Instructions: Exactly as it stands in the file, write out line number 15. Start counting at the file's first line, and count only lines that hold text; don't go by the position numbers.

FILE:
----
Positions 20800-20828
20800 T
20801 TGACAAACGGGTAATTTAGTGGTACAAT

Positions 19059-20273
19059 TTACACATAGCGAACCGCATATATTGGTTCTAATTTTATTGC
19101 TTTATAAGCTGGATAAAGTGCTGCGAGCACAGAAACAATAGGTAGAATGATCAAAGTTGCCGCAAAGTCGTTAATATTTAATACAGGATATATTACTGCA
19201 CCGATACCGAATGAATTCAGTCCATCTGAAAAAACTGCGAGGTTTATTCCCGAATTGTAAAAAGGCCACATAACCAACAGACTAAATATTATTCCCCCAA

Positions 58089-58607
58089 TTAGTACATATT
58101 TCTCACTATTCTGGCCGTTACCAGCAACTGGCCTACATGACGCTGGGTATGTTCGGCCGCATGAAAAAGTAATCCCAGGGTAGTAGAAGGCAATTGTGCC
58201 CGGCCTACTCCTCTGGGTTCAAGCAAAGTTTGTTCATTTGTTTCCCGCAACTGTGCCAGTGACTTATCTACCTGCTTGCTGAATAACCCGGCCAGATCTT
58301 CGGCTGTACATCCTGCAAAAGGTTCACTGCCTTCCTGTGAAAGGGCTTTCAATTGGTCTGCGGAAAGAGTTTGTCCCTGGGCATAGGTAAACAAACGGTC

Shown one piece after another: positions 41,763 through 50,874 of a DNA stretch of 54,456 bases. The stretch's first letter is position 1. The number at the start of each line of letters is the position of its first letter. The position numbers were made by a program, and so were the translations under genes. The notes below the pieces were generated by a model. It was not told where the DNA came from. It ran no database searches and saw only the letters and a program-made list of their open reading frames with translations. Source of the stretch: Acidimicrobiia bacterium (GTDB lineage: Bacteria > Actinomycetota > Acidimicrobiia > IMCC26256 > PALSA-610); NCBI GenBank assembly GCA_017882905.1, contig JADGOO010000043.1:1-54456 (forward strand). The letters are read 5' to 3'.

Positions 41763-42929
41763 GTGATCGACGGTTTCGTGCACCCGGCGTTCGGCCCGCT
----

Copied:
41763 GTGATCGACGGTTTCGTGCACCCGGCGTTCGGCCCGCT